Long Island reported anemic job growth last month as jobless residents and New Yorkers across the state waited anxiously for a boost of $300 in weekly unemployment payments to hit their bank accounts in the coming days.
In August, Long Island was still down 152,200 jobs from a year earlier, the state Labor Department reported Thursday, with a gain of 7,500 nonfarm jobs on a month-to-month basis. The monthly gain is well below the 17,800 jobs gained in July, and the pace of growth has slowed since the 78,000 new jobs reported in June.
"The overall pace of job growth on Long Island slowed," said Shital Patel, labor market analyst in the Labor Department's Hicksville office. "The large gains in jobs in May, June, and July reflect the phased reopening of the economy."
Patel said that the slower job growth in August is likely due to businesses relying on smaller workforces to carry them through this period of weakened economic activity.
"Businesses that have been able to remain open are bringing back the employees that are essential employees, and it will take a longer time to bring back everyone that they had," she said.
Meanwhile, jobless Long Islanders are waiting for an extra $300 in federal funds to supplement their weekly unemployment aid payments.
The boost to regular jobless benefits comes from the Lost Wages Assistance program, a FEMA-backed initiative created by presidential memorandum in early August. In New York, up to 2.4 million unemployment recipients are eligible for the federal funds. Two million are prequalified, though approximately 435,000 jobless state residents must submit additional certification to qualify.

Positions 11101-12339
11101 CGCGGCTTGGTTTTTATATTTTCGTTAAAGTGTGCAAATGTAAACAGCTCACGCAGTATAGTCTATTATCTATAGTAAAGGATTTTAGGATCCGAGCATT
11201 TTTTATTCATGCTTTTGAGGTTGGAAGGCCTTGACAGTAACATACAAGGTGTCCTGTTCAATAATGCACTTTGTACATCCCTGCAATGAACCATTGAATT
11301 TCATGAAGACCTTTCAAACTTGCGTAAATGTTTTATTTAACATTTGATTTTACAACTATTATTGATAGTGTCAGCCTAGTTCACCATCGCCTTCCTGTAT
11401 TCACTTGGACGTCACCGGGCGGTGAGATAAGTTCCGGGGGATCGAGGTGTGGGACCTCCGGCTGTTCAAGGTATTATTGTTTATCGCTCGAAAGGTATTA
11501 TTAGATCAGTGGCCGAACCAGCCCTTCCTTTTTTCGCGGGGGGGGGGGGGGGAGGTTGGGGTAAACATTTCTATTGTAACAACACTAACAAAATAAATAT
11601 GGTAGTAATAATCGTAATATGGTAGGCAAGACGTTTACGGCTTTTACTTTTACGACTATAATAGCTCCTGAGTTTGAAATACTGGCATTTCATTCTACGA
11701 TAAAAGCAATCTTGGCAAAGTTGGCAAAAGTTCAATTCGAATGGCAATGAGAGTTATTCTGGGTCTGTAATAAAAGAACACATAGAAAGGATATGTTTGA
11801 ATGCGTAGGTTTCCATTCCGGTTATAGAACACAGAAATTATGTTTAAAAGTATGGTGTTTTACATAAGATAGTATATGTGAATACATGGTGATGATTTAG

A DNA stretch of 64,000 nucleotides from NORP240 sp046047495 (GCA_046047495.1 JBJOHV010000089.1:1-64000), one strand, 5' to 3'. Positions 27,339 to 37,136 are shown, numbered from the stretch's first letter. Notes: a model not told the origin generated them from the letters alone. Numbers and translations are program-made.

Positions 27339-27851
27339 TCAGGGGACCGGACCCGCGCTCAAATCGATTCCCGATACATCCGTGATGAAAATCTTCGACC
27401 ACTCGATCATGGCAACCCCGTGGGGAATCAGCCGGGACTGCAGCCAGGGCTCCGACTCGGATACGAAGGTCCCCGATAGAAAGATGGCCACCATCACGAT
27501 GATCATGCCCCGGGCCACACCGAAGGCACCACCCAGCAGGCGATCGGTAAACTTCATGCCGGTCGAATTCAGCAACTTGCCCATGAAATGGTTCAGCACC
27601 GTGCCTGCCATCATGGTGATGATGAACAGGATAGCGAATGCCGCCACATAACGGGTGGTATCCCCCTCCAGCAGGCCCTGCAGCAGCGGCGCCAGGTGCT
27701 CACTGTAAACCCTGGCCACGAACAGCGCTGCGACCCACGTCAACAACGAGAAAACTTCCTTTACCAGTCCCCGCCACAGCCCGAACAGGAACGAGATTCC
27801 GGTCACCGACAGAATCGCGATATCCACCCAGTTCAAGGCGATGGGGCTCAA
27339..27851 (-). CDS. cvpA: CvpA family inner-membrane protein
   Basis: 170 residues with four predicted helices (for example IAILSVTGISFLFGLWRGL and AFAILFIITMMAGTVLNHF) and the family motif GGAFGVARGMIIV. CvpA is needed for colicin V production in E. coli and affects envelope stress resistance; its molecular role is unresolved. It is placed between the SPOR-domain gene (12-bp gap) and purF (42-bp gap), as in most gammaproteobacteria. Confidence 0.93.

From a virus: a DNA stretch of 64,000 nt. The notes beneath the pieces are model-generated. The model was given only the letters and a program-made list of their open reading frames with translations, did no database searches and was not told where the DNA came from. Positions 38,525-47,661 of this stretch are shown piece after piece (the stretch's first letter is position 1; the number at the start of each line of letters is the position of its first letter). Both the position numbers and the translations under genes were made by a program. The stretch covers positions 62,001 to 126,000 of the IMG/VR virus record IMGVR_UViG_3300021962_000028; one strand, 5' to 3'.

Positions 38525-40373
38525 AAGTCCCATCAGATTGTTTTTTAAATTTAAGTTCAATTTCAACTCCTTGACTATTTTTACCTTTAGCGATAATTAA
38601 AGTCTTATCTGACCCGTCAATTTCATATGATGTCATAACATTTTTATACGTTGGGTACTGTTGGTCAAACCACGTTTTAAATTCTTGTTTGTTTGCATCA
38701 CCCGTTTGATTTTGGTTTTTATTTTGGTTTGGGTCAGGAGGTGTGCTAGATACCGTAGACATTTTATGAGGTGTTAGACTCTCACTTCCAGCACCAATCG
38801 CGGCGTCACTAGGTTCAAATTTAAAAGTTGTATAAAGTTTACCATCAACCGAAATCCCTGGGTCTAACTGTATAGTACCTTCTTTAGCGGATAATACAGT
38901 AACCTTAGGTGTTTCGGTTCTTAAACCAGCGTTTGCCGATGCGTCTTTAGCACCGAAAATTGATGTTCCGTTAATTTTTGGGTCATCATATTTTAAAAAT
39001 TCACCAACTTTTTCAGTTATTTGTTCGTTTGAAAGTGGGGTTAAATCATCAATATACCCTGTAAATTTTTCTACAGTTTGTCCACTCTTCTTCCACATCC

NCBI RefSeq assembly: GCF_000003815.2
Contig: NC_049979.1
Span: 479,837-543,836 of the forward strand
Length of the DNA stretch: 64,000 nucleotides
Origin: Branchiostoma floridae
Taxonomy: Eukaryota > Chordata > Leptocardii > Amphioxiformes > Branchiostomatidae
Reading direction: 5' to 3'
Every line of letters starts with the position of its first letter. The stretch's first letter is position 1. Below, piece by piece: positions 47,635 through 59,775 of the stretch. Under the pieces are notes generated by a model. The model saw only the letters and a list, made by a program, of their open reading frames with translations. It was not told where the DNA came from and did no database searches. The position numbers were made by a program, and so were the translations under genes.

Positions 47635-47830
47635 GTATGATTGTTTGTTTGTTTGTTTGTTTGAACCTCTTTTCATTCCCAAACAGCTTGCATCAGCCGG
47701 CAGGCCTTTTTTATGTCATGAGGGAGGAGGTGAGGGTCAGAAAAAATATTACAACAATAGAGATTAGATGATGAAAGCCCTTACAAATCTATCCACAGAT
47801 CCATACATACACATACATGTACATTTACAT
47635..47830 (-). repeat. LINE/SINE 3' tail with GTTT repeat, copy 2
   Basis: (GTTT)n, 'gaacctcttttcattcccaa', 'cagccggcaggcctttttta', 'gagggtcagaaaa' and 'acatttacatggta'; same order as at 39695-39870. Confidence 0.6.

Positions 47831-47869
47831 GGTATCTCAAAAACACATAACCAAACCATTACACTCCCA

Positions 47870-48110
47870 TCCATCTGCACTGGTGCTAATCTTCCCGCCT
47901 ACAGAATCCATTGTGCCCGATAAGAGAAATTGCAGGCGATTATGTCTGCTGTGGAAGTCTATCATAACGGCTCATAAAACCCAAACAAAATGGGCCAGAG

New Yorkers who were unemployed for the three weeks following July 31 should expect up to $900 in booster payments initially, according to the state. FEMA, which backs the program, said it will fund a total of six weeks of payments.
The state Labor Department said on Twitter Thursday that many payments had been released and that the money "typically appears in your bank account or on your debit card in one to two business days."
And FEMA has said that LWA will not disburse funds beyond six weeks, effectively ending the program before state residents have even received their first payments.
Initially, the length of the FEMA funding was dependent on whether the Disaster Relief Fund balance would fall below $25 billion, whether the $44 billion set aside for the new program was depleted, or whether Congress enacted a replacement relief program.
"It’s like a zombie benefit," said Michele Evermore, senior policy analyst with the National Employment Law Project. "For states that got the money out right away, they’re not paying the benefit anymore."
"I think FEMA made the calculation that if they pay everyone six weeks of benefits, then that’s going to be the point at which they’ve spent the $44 billion."
In a statement issued to Newsday Thursday, FEMA said, "Based on state and DOL projections and current state spending rates, FEMA will make grant awards … for a full six weeks. States should plan to make payments to eligible claimants for no more than six weeks from the week ending Aug. 1, 2020."
The disaster relief agency added that it has apportioned funds to make sure that it will "fund six weeks in $300 supplemental unemployment benefits to every state and territory that has applied for this assistance by Sept. 10." New York was approved for the grant funds on Aug. 23.
To date, the agency has distributed more than $35 billion to 49 states and other territories. South Dakota is not participating in the program.
The state Labor Department also released data Thursday showing a decline of almost 600 new jobless claims on Long Island last week compared with the week before, from 5,866 to 5,278.
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